Deception Detection training is not only for law enforcement, intelligence, or the military. The uses are helpful in many other fields, especially where communication is critical, including social services, human resources and others.
But what of non-professional use?
Statement Analysis' formal training is useful for those who may not ever use it professionally.
Here are just a few examples:
The level of trust of main stream media is low. Narrative driven, the use of deception is now common.
It is common now to hear political debate in almost every programming, including sports. Listening to arguments through your training will give you an edge.
The level of deception is higher, perhaps, than we've seen in 150 years. At times it appears comic book like, yet regardless of what you think, millions of Americans are being deceived.
These are "soft targets" for politicians who manipulate them into not only thinking they are morally superior to others, but cause divisions not seen since the War Between the States.
2. Consumerism: This includes learning to spot shill reviews at Amazon, which are now regularly employed by sellers.
The ability to discern not only deception from truth, but strength from weakness is invaluable. Culturally, as deceptive practices become more acceptable, our need for discernment rises.
Buying a car? Learn to listen to the sales person. Expect the "25% language" factor, up and down.
Negotiating a home purchase?
Want to ask questions about the neighborhood, crime and schools first?
Enrolling your child in sports or a camp?
The list is immense and the need for discernment tangible.
Regarding children, your little ones will, no matter what you think, become teens. When they do...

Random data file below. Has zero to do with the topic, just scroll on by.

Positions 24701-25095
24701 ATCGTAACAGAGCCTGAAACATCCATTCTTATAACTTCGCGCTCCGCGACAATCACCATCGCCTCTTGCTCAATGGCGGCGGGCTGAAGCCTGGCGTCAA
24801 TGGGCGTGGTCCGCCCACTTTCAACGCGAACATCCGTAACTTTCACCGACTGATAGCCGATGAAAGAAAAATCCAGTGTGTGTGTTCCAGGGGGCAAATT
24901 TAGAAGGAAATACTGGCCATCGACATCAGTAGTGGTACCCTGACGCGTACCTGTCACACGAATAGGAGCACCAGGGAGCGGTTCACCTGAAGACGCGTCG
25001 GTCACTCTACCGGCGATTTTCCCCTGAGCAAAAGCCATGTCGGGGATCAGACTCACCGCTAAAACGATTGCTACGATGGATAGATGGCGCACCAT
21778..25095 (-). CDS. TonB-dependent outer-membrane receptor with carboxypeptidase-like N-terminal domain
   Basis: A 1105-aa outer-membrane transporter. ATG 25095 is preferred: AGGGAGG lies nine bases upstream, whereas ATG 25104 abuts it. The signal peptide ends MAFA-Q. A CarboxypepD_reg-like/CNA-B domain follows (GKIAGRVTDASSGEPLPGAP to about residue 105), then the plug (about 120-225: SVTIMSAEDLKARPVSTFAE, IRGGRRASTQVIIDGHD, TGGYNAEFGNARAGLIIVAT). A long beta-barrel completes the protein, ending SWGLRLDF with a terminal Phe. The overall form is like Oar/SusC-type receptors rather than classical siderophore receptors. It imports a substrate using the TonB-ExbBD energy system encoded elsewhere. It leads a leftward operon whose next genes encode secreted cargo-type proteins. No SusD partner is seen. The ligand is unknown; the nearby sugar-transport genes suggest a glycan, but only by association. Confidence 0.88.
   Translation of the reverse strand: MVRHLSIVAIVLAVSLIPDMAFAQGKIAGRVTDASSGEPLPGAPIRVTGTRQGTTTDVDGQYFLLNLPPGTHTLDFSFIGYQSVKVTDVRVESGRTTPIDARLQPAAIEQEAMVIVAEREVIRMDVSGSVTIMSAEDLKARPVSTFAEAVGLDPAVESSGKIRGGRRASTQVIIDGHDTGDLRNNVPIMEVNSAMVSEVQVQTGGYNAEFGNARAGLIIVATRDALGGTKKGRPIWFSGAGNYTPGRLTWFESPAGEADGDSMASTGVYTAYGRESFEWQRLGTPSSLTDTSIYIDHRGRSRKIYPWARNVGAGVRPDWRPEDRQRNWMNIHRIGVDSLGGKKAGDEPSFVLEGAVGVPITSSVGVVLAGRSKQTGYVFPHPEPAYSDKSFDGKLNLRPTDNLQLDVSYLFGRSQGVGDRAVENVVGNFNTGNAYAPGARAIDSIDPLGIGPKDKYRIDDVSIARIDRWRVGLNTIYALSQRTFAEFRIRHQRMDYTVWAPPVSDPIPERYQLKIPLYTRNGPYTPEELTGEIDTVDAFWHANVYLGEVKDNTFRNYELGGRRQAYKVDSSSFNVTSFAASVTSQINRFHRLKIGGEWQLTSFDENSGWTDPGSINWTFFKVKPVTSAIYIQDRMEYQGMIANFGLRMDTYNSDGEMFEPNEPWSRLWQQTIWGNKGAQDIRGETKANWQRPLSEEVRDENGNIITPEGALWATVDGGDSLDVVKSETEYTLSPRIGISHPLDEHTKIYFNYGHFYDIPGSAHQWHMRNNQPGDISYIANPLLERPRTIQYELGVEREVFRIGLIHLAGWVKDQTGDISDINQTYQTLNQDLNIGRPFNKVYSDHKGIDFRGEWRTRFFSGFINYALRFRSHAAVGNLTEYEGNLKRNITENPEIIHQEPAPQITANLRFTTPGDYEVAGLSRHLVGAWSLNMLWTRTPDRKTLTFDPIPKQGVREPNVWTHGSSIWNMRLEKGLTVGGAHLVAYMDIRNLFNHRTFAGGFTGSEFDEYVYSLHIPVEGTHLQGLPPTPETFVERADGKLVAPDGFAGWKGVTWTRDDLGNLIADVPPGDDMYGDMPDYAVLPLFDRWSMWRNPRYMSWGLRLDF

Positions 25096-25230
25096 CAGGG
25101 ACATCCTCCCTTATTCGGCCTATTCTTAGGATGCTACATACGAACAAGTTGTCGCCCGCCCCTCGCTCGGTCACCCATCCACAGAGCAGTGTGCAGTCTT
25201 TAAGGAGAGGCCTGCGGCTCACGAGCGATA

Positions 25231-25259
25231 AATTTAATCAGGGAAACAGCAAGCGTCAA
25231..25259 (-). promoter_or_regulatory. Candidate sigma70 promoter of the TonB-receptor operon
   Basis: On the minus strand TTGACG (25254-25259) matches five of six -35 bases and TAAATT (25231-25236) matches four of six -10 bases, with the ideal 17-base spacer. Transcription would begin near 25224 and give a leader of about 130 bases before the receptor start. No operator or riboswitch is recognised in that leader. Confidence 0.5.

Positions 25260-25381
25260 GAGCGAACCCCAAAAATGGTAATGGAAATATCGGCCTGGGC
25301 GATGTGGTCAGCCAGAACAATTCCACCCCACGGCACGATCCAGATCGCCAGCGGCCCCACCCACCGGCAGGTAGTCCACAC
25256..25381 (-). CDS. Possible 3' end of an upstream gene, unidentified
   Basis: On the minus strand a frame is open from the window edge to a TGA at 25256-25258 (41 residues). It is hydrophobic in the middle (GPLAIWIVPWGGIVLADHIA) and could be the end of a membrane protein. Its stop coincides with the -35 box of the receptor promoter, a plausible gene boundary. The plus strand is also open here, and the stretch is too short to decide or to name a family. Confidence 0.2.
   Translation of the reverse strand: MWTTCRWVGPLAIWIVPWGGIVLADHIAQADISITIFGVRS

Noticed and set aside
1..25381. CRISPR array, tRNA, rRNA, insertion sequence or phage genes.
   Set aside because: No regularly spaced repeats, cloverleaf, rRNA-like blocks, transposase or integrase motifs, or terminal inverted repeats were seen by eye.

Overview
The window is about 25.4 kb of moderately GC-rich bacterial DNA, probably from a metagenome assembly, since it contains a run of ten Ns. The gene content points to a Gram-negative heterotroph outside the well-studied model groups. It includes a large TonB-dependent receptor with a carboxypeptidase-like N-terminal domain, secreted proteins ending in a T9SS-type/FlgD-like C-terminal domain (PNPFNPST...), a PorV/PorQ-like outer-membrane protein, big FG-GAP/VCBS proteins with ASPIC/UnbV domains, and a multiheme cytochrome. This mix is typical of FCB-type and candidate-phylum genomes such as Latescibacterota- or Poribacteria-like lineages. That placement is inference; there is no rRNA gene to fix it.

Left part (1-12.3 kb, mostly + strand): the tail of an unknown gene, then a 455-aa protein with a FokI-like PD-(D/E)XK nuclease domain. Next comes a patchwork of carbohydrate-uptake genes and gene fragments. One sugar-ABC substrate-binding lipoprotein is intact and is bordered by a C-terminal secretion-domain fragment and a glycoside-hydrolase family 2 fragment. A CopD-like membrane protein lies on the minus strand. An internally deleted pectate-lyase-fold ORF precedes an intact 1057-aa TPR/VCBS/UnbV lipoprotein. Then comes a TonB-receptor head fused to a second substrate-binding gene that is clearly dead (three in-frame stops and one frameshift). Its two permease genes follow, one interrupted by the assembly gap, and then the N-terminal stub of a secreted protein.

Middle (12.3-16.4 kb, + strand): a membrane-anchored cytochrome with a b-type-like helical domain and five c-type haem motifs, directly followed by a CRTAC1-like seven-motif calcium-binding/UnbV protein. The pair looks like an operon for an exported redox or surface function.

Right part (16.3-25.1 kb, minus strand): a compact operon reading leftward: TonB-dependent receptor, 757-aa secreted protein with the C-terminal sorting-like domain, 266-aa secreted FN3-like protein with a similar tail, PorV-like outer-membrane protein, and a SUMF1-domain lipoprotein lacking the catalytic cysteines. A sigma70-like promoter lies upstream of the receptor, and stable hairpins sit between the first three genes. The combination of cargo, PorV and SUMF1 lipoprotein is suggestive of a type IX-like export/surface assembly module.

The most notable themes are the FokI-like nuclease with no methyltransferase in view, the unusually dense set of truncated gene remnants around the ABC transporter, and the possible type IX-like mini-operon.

3. Heath Discernment of medical and veterinary practice. I have found veterinary practice to be one of the most deceptive of professions; particularly in nutrition and medicine. "Studies have shown..." are the opening statements for sales techniques used by vets who are underwritten by large dog food companies. You look at your dog's teeth and wonder how "corn" and "chicken meal by-products" can possibly be good for him. Being able to discern strength and weakness (and follow funding) is useful for your health (yes, read through the lens of analysis the pharmaceutical warnings and studies) and the health of your pets.
I like reading studies for myself, using analysis, and am always gratified to learn, "This one doesn't get away with it..." when deception is employed.
To be able to read an annual report, through the lens of Statement Analysis, can help you make investment decisions.
Last year I read of a CEO who made a large purchase of her company's stock; often a useful indicator in how the leadership thinks their company will do. In her letter to investors, the "need to persuade" and analytical weakness suggested to the contrary. A month later, the company announced that it did not get the satellite contract it sought.
Companies communicate to use with words.
We no longer live in a world where "authority" equates trust.
5. Private Life
To know when one believes one's own words, while communicating, is a reassurance. To not be taken is also a comfort.
Successful completion of "The Complete Statement Analysis Course", usually done in 6-12 months, will improve your discernment in life.
You may not need formal training for your job, but self improvement and exploration is always a benefit.
Complete Statement Analysis Course.
This comes with 12 months of e support to make certain your work progresses properly.
It is done entirely in your home, at your pace, and begins when you enroll, with no set start date.
Of a matter of course, some enroll for their own personal growth only to later find it has given traction to their resume and career path.
This week on AM Coast to Coast, Deception Detection will be featured: